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PERSONAL FINANCE

Estate Planning: The Essential Role of Insurance

A financial adviser offers some tips in making an effective estate plan.
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Sorry, entrepreneurs. you're not going to live forever. And neither will your companies if you fail to prepare for the estate taxes your heirs will face after your death.

"When you die, completely foreseeable tax forces will be set in motion, and they will inevitably destroy your enterprise if you haven't prepared a financial structure that can handle them adequately," warns Neil Alexander, a Los Angeles financial adviser who is a member of M Financial Group, a national network that serves business owners.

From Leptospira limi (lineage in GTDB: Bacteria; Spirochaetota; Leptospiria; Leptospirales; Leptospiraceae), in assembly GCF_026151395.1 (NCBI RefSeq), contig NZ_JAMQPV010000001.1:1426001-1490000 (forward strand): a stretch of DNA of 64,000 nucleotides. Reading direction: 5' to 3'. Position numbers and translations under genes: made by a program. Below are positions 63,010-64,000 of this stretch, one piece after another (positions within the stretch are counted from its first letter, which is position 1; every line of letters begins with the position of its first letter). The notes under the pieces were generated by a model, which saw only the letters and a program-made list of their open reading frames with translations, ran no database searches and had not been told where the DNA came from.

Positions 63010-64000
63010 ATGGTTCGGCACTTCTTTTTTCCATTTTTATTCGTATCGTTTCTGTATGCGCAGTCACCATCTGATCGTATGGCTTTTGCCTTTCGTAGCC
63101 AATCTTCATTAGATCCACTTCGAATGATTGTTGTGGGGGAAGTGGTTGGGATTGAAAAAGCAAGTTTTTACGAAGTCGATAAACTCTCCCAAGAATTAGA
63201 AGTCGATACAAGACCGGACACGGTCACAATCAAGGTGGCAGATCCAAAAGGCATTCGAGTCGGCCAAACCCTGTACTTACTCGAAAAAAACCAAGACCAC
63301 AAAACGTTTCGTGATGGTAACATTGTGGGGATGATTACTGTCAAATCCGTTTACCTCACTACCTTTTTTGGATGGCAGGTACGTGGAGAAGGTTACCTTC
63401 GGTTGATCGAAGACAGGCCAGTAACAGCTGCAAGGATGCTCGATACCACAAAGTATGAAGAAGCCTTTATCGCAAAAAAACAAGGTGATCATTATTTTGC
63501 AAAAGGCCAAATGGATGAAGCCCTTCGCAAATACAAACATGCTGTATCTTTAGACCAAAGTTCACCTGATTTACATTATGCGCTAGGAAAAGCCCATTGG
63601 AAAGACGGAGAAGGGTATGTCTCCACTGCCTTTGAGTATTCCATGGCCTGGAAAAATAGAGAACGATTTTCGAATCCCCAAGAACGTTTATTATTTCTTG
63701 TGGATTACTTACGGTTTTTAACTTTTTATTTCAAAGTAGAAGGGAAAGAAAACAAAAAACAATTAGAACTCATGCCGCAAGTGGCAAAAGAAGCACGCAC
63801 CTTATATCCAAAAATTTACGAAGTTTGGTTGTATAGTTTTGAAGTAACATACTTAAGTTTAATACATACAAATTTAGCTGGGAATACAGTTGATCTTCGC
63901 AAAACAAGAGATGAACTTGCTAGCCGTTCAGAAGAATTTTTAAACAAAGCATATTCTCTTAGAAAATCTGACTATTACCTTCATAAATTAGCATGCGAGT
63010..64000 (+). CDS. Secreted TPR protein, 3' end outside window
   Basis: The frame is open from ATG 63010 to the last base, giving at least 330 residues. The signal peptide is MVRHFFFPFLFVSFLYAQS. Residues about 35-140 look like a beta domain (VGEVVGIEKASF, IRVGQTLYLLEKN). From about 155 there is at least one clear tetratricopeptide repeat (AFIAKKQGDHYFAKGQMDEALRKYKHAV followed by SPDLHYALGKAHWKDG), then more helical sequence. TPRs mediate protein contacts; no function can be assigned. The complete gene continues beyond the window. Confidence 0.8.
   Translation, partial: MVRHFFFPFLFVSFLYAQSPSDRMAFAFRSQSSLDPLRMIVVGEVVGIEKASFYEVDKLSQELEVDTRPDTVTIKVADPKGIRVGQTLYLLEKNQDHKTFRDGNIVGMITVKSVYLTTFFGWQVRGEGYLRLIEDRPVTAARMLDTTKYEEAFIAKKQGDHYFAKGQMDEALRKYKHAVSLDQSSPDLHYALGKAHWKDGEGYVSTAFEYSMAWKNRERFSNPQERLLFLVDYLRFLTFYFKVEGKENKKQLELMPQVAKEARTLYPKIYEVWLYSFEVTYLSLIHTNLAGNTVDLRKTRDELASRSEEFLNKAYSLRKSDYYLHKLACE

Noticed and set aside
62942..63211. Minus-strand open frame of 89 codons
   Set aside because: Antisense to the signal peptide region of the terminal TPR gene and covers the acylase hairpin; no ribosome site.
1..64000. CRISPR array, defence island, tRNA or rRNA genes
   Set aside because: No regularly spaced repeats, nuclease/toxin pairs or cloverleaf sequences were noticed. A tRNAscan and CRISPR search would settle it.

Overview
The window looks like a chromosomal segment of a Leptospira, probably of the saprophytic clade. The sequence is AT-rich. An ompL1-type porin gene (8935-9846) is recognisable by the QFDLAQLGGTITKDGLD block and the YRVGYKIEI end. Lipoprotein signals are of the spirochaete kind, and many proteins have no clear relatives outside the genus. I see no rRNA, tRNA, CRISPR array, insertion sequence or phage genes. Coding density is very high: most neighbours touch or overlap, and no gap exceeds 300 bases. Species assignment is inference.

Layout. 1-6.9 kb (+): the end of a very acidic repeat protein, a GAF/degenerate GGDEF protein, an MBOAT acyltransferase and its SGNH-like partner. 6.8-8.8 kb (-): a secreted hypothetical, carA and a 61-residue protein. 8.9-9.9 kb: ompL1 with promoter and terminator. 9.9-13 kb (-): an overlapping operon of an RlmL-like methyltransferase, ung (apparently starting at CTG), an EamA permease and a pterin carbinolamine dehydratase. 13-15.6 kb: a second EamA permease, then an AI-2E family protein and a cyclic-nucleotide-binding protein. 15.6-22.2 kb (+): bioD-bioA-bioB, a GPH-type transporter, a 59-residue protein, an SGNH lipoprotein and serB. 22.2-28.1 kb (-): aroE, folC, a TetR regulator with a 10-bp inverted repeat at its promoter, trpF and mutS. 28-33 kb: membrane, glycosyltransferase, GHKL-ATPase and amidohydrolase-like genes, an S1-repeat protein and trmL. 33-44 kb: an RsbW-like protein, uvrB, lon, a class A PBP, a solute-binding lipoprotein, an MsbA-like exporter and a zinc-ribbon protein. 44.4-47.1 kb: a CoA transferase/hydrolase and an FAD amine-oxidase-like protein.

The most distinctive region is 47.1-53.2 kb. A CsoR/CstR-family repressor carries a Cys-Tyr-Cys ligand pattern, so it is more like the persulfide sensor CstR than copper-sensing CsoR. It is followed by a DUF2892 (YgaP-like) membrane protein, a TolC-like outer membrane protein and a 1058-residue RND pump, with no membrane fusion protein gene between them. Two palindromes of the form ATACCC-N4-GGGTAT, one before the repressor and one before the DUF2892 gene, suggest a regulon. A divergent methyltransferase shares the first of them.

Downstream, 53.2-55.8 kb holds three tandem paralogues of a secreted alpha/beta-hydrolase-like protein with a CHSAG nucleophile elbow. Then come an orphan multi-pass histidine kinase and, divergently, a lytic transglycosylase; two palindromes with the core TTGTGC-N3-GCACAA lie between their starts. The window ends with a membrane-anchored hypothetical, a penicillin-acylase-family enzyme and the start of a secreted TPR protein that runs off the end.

The crucial ingredient in any estate plan is insurance tied to the business owner's death, the death of both the owner and his or her spouse, or other events related to the company's particular situation. Alexander says, "A well-planned insurance policy guarantees that heirs won't have to sell off the company in order to pay the estate taxes."

It takes in-depth analysis to decide which type of policy -- and how much coverage -- fits the needs of the owner of a privately held company. "For example, your company may already hold a key-man policy on your life. That might make perfect sense from a corporate-cash-flow point of view," says Alexander. "But if that policy is worth $5 million, your company's value will automatically be $5 million higher after your death. Your heirs must be prepared to pay $2.5 million or more in additional estate taxes."

The bottom line: beware of advisers who offer cookie-cutter suggestions about estate-planning insurance strategies. "Your estate planner and an insurance expert need to evaluate your total corporate and personal picture," advises Alexander.

Last updated: Aug 1, 1995




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